up in the Linux kernel (source: ComputerWire, August 26, 2003). Mr. Perens
continued with a string of arguments to justify the "error in the Linux
developer's process." However, nothing can change the fact that a Linux
developer on the payroll of Silicon Graphics stripped copyright attributions
from copyrighted System V code that was licensed to Silicon Graphics under
strict conditions of use, and then contributed that source code into Linux as
though it was clean code owned and controlled by SGI. This is a clear
violation of SGI's contract and copyright obligations to SCO. We are
currently working to try and resolve these issues with SGI.
This improper contribution of UNIX code by SGI into Linux is one small
example that reveals fundamental structural flaws in the Linux development
process. In fact, this issue goes to the very heart of whether Open Source
can be trusted as a development model for enterprise computing software. The
intellectual property roots of Linux are obviously flawed at a systemic level
under the current model. To date, we claim that more than one million lines
of UNIX System V protected code have been contributed to Linux through this
model. The flaws inherent in the Linux process must be openly addressed and
At a minimum, IP sources should be checked to assure that copyright
contributors have the authority to transfer copyrights in the code contributed
to Open Source. This is just basic due diligence that governs every other
part of corporate dealings. Rather than defend the "don't ask, don't tell"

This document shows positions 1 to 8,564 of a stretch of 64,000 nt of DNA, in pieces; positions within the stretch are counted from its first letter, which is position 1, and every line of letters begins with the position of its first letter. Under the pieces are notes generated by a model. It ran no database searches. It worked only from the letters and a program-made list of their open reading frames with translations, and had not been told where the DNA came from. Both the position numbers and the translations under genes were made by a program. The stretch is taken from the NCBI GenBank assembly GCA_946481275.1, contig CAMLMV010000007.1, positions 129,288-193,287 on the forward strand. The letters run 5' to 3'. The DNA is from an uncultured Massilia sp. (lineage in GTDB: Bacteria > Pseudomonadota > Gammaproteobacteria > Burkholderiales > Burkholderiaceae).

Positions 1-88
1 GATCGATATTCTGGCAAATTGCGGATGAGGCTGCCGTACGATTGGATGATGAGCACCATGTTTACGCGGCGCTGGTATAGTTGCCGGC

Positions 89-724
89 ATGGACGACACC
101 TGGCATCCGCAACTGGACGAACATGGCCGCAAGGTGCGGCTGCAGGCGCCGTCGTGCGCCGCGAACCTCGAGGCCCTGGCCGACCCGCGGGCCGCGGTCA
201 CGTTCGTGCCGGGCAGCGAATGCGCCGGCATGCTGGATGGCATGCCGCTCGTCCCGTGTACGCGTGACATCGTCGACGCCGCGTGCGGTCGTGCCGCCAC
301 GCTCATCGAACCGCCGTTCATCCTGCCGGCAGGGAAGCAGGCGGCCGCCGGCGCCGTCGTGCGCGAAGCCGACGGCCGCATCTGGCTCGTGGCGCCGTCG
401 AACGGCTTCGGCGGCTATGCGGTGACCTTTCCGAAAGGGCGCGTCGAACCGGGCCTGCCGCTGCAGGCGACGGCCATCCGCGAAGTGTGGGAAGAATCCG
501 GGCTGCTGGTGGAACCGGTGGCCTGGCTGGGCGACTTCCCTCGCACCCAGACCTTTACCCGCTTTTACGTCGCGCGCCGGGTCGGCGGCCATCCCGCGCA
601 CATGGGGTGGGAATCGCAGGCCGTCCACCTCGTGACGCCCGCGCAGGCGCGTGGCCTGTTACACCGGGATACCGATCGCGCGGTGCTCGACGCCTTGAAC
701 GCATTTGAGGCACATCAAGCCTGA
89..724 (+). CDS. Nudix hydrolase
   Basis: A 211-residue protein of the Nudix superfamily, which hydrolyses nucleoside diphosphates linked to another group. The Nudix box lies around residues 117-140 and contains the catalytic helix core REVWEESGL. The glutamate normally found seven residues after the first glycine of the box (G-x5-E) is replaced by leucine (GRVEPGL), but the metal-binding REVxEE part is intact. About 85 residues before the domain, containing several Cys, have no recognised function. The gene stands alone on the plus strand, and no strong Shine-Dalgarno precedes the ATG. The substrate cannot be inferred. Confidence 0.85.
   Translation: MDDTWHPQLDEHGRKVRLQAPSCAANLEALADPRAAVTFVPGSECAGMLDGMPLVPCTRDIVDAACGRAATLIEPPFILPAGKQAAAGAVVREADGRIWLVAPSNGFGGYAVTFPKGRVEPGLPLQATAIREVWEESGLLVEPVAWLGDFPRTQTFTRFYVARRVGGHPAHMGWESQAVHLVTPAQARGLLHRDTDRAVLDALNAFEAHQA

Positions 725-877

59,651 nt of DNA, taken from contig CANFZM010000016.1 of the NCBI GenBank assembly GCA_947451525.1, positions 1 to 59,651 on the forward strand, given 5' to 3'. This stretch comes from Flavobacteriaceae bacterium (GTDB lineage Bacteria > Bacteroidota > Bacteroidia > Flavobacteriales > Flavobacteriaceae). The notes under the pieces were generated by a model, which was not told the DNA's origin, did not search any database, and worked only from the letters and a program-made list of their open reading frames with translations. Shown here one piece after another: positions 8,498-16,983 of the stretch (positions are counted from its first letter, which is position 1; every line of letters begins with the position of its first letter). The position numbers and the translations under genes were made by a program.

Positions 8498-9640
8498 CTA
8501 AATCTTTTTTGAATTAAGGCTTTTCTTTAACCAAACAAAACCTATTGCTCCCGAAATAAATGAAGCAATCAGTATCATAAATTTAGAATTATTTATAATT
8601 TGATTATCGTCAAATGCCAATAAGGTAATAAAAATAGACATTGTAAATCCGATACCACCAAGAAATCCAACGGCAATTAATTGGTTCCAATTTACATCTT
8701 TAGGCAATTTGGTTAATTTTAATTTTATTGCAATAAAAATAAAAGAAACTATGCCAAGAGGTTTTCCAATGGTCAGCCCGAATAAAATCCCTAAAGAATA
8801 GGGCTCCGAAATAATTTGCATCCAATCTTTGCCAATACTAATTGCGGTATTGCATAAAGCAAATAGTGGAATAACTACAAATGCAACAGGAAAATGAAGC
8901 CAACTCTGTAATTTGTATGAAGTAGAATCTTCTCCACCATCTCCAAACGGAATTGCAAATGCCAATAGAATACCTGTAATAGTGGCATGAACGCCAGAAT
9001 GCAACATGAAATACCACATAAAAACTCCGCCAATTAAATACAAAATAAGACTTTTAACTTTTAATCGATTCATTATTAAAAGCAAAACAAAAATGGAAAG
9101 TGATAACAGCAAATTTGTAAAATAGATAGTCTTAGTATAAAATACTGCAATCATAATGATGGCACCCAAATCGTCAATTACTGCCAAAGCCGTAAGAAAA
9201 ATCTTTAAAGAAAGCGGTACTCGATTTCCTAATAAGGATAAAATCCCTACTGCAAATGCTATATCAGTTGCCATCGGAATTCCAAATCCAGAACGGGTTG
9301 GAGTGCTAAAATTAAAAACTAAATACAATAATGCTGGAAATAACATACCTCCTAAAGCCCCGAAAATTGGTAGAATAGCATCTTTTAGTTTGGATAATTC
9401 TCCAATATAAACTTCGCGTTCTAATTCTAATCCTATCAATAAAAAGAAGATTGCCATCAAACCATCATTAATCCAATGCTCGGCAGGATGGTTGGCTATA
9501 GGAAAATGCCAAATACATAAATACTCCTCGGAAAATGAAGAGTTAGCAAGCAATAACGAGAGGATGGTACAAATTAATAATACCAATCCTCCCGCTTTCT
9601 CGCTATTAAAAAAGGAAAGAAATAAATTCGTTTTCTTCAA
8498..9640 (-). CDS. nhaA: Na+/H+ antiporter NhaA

Linux intellectual property policy that caused the SCO v. IBM case, the Open
Source community should focus on customers' needs. The Open Source community
should assure that Open Source software has a solid intellectual property
foundation that can give confidence to end users. I respectfully suggest to
Open Source developers that this is a far better use of your collective
resources and abilities than to defend and justify flawed intellectual
property policies that are out of sync with the needs of enterprise computing
I believe that the Open Source software model is at a critical stage of
development. The Open Source community has its roots in counter-cultural
ideals -- the notion of "Hackers" against Big Business -- but because of
recent advances in Linux, the community now has the opportunity to develop
software for mainstream American corporations and other global companies. If
the Open Source community wants its products to be accepted by enterprise
companies, the community itself must follow the rules and procedures that
govern mainstream society. This is what global corporations will require.
And it is these customers who will determine the ultimate fate of Open Source